An investigation into claims of corruption and unprofessional behavior in the Osceola County Clerk of Court’s office concluded most of the claims were unsubstantiated, yet the extensiveness of the allegations and the findings are becoming a fiery issue in the Aug. 18 election for that office.
The investigation and report were commissioned by incumbent Osceola Clerk of Court Armando Ramirez, after he received three whistleblower reports from his staff. He said he responded with reforms and disciplinary measures for staff who were cited for any claims that had any substantiation.
The report was delivered to his office on May 21 and included some substantiated findings.
The allegations ranged from staff conducting political campaign business on the job, a pattern of hirings, promotions, and other human resources moves benefitting family and friends of top administrators, including Ramirez, and office behavior that included the use of coarse racial and homophobic slurs by top administrators. The 47-page report only came to light publicly this past week.
“What I have done is taken seriously the findings of the report and made internal changes to address concerns raised. My goal is to ensure the actions of all employees in my office are ethical and focused on providing quality services,” Ramirez said in a written response to Florida Politics.
These are not the first allegations of political activity and nepotism charged against Ramirez’s office. Similar allegations came to light in whistleblower complaints and reporting in the Orlando Sentinel and other media in 2014 and 2015. Ramirez’s election opponents have been running all year on platforms calling for changes to the culture within the Clerk of Court’s office and expanding professionalism, accountability, and transparency. There also are at least two active lawsuits, including one from Ramirez’ executive assistant and special projects manager Jessica Echevarria, who filed one of the whistleblower complaints.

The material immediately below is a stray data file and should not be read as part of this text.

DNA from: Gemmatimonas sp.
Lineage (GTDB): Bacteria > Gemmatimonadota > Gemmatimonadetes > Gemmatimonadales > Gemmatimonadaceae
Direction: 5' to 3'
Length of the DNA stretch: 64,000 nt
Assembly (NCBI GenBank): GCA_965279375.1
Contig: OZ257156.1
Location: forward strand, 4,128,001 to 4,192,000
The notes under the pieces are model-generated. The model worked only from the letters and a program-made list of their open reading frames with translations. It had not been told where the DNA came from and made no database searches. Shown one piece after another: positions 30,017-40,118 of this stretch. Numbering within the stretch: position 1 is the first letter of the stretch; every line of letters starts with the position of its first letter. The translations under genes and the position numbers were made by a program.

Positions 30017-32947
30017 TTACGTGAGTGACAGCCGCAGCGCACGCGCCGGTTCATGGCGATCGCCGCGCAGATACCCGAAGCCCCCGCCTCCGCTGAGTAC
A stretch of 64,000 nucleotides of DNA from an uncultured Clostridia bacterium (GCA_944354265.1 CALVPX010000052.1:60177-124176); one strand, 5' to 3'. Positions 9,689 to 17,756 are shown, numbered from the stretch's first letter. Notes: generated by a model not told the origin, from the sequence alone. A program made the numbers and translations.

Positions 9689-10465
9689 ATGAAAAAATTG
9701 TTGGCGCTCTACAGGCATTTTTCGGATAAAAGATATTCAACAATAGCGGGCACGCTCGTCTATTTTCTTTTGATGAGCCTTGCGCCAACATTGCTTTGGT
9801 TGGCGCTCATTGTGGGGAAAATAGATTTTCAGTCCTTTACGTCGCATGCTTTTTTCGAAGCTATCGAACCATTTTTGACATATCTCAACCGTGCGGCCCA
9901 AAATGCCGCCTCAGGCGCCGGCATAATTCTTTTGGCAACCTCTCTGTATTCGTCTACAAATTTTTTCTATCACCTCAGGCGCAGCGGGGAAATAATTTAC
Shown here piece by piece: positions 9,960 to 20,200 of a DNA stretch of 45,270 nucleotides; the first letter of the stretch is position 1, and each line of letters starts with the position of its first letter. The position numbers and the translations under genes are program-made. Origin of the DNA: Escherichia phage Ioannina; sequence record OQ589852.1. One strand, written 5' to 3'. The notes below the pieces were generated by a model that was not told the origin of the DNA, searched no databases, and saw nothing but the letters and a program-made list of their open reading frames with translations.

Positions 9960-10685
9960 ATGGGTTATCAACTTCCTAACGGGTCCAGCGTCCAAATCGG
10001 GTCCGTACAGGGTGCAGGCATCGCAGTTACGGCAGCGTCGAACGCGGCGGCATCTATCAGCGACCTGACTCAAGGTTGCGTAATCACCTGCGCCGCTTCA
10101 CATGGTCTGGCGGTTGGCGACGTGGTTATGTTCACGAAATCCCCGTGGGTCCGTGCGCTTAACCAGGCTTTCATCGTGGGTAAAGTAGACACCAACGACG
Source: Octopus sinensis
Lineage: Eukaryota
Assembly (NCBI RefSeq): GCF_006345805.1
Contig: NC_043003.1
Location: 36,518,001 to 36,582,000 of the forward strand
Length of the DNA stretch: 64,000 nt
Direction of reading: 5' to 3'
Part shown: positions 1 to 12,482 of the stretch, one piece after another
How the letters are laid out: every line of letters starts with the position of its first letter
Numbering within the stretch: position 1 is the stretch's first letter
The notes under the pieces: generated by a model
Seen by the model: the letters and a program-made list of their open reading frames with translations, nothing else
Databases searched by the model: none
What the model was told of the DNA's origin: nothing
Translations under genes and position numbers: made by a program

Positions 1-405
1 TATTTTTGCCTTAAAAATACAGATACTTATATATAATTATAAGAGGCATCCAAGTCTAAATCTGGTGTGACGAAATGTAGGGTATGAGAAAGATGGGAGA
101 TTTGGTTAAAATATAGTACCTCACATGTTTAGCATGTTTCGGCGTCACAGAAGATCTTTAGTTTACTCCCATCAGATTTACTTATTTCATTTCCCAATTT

With the Brown Report, conducted by Brown Law & Consulting in Tampa, now public, Ramirez’s election opponents are pouncing.
“They have a lot of mess going on,” said Jossue Lorenzo, a clerk deputy running for Clerk of Court.
“I didn’t know so much crap was going on. In my book, it was like, ‘Wow!'” said former Rep. John Cortes, another candidate.
“It is a damning report,” said School Board Member and lawyer Kelvin Soto, another candidate.
The four — Ramirez, Lorenzo, Cortes, and Soto — meet in the Aug. 18 Democratic primary. There are no other candidates, so the winning Democrat wins the election.
“I think the citizens of Osceola County deserve better. And they’re not getting that,” Soto said. “Now we have an independent and valid analysis of the problems of that courthouse done by a firm hired by the very Clerk that’s running it. So now we know why we need to change.”
Soto charged that the organization is “so unprofessionally run” that it cannot be expected to modernize its technology and activities to address the new normal in the coronavirus crisis. “I’m going to change that,” Soto said.
Cortes and Lorenzo offered similar promises.
Lorenzo charged that the same environment, has led him to see “a lot of errors get made” and “a lot of judges get upset.”
Ramirez responded by pointing out that while many charges were leveled by the whistleblowers and in the lawsuits, few were substantiated by the investigation. He said he would never “authorize or condone” alleged activities ranging from key staff members not showing up for work and then being covered by top administrators, employees being told to work on political campaigns, and administrators using racist and homophobic slurs. He said he was unaware of the allegations and took actions when he learned of them, including firing at least one key staff member and suspending another.
“I issued multiple disciplinary actions related to the findings,” Ramirez said.